Now you should all be writing stuff down right now, because God does all this. Don't forget the benefits. Our lives are filled with benefits from God. We're blind to them most of the time. Gratitude requires that we recognize them and know they're good.

The second factor of gratitude is a benefactor. Benevolence means "to will the good." Benefactor—which is related to our word for factory—means "one who does good." To be grateful, you must believe not just that benefits are coming your way, but that they don't come at random or by accident. They come from somebody. And you must believe this benefactor has good intentions towards you.

If I'm to be a grateful person, I must believe that about God. The writers of the Bible are convinced they have a great benefactor. James says this fabulous statement: "Don't be deceived, my dear brothers. Every good and perfect gift is from above, coming down from the Father of the heavenly lights." This is an expression of his goodness. A good God exists, and he's always giving to us.

There's a third element that contributes to gratitude. There has to be a benefit, and a benefactor, and there has to be a beneficiary: one who receives the good. That's you. You are the beneficiary of the benefits of a God who has your best interests at heart. The beneficiary has a crucial facet: For there to be gratitude, beneficiaries must believe they are receiving something they did not earn, merit, or deserve.

Gratitude grows in humility.

Gratitude always involves a posture of humility. If I believe I am owed something, I will not be thankful for it because I think I'm entitled to it. If you just give me a car for no reason at all, I'll be overwhelmed with gratitude. I'll say, "Thank you! I can't believe how good you are to me." If I pay the fair market value for the car, when you hand me the keys, I would say, "That's fine. Okay," but I won't say, "Thank you for this incredible gift. I'm overwhelmed," because I bought it. I'm owed it.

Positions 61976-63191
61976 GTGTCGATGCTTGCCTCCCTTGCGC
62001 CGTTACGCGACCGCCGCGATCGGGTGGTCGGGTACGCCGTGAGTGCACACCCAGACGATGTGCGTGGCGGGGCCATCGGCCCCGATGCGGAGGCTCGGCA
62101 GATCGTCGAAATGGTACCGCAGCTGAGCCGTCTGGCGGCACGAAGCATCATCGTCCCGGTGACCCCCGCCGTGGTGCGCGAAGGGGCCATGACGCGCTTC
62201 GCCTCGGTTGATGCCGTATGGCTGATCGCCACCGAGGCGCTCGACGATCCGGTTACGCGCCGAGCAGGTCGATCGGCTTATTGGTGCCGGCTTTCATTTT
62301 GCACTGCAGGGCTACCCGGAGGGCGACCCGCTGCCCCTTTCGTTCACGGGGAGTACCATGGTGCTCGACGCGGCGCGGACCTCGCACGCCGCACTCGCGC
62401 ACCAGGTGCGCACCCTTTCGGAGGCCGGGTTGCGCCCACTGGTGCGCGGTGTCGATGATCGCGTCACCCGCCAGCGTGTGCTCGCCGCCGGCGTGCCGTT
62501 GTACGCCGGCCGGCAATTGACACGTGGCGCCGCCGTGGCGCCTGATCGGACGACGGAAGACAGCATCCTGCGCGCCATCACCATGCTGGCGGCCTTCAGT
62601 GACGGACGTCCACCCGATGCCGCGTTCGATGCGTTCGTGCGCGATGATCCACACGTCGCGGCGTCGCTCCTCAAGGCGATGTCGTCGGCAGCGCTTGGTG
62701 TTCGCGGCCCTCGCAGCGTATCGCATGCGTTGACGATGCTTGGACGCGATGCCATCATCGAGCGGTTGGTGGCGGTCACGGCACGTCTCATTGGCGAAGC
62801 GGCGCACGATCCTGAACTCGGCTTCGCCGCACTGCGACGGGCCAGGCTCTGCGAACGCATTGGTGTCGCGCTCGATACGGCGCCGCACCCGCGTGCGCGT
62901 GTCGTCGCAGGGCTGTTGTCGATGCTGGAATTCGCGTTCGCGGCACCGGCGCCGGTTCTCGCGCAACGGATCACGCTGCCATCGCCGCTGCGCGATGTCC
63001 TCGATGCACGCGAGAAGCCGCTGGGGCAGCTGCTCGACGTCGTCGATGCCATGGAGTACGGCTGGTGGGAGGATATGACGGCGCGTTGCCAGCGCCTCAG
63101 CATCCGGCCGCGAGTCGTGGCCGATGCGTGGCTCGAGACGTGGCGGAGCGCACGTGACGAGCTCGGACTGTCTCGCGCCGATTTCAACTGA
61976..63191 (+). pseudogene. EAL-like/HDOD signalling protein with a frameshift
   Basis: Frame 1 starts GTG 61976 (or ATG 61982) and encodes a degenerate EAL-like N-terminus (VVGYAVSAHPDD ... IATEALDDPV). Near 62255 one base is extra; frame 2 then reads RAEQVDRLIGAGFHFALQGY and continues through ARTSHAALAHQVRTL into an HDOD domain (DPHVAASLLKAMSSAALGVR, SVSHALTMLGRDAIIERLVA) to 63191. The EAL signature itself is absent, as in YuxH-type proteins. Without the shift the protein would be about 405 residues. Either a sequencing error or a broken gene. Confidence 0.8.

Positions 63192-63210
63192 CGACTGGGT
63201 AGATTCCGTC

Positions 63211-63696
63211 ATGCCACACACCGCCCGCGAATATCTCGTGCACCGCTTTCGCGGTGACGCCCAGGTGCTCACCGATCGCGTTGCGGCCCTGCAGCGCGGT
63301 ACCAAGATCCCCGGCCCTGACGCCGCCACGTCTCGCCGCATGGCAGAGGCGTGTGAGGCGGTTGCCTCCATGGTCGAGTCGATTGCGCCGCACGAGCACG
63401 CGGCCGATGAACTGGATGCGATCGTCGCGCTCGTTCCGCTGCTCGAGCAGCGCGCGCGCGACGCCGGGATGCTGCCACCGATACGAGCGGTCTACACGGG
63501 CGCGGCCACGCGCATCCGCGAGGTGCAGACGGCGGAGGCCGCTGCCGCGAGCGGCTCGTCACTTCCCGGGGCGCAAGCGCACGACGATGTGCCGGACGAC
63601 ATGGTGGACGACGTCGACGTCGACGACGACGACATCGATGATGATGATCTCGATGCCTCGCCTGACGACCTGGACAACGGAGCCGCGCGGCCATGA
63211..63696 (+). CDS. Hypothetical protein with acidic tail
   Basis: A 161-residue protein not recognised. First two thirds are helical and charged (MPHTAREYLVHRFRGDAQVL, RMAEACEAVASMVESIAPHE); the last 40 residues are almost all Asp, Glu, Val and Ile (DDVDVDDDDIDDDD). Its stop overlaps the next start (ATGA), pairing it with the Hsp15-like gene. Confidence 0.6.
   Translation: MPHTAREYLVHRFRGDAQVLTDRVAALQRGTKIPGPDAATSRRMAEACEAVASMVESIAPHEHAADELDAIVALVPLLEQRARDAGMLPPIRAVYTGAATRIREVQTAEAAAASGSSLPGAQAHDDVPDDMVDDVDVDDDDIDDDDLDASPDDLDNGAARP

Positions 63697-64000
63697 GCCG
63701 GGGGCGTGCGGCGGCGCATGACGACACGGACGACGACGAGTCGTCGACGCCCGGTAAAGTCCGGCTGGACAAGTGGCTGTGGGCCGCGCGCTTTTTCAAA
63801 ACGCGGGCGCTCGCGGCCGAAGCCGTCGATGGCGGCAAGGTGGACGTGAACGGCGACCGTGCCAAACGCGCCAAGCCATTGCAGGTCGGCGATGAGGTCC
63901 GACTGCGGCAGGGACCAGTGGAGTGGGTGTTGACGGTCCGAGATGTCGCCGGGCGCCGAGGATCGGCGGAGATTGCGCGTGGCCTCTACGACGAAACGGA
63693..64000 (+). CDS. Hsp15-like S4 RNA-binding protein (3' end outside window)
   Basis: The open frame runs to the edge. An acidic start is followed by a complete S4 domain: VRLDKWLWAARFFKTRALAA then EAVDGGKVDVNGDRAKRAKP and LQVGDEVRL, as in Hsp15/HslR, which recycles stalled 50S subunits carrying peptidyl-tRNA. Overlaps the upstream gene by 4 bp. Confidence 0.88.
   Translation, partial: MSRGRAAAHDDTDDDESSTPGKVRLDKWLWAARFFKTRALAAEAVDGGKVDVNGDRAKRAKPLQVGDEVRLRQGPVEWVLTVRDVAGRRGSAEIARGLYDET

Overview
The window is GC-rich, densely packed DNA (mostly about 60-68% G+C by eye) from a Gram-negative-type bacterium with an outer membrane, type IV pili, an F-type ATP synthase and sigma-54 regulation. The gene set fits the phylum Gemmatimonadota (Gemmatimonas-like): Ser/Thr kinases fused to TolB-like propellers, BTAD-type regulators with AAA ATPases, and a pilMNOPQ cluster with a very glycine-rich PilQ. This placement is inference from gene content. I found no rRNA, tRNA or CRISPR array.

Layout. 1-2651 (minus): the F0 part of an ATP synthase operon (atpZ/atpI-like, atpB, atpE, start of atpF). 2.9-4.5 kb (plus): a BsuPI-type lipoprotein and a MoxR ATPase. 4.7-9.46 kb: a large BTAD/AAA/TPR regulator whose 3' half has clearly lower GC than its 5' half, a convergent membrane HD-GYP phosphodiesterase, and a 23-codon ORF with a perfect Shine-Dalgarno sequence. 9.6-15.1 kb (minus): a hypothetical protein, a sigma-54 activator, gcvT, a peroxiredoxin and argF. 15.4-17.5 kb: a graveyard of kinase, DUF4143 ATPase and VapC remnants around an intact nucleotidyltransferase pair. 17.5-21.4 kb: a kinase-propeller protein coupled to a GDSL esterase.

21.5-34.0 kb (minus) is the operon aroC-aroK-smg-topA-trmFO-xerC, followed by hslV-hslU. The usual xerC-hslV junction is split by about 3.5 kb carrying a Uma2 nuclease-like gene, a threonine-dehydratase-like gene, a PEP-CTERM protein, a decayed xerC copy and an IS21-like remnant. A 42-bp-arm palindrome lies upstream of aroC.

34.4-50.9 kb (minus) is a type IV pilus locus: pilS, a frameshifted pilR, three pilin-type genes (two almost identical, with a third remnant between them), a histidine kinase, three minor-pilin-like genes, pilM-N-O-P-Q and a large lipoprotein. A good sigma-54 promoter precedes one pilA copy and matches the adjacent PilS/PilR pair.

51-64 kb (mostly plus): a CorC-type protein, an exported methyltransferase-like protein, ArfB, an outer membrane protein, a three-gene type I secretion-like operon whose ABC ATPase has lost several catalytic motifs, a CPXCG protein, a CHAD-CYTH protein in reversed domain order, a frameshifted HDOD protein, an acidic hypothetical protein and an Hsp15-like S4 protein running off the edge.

The sinful human race is naturally entitled: we believe our gifts rightfully belong to us. The more we think we're entitled to, the less we will be grateful for. We wonder, Why do people who keep getting more and more, show less and less gratitude? The bigger our sense of entitlement, the smaller our sense of gratitude.

My sinful mind can convince me I'm entitled to anything I want, and if I don't get something I want, other people must be messing up. They owe me, and they ought to pay me. This has led to a proliferation of lawsuits: when we don't get something we really want, we sue somebody.

Our San Francisco Giants were sued a few years ago for passing out Father's Day gifts to men only. A psychology professor sued for sexual harassment because of the presence of mistletoe at a Christmas party. A psychic was awarded $986,000 when a doctor's CAT scan impaired her psychic abilities. You have to wonder about this third one: If she really was a psychic, shouldn't she have known not to go to that doctor in the first place?

In a Christian framework, ingratitude is not just a psychological problem. It's not just an impoverishment of my emotional experience. It's a sin. Paul says it's the hallmark of a life opposed to God. If you're a parent, you don't want to raise an ungrateful child.

Speaking about people living a life opposed to God, Paul says, "For although they knew God, they neither glorified him as God nor gave thanks to him, but their thinking became futile." They perceived themselves to be entitled, to be owed. They didn't see themselves as grateful receivers of grace every moment.

The Bible's word for ingratitude is grumbling. Paul says that grumbling is the quintessential mindset of life without God. Have you ever heard of a church person grumbling? You can be lured away from God by grumbling quicker than almost anything else. God takes this quite seriously.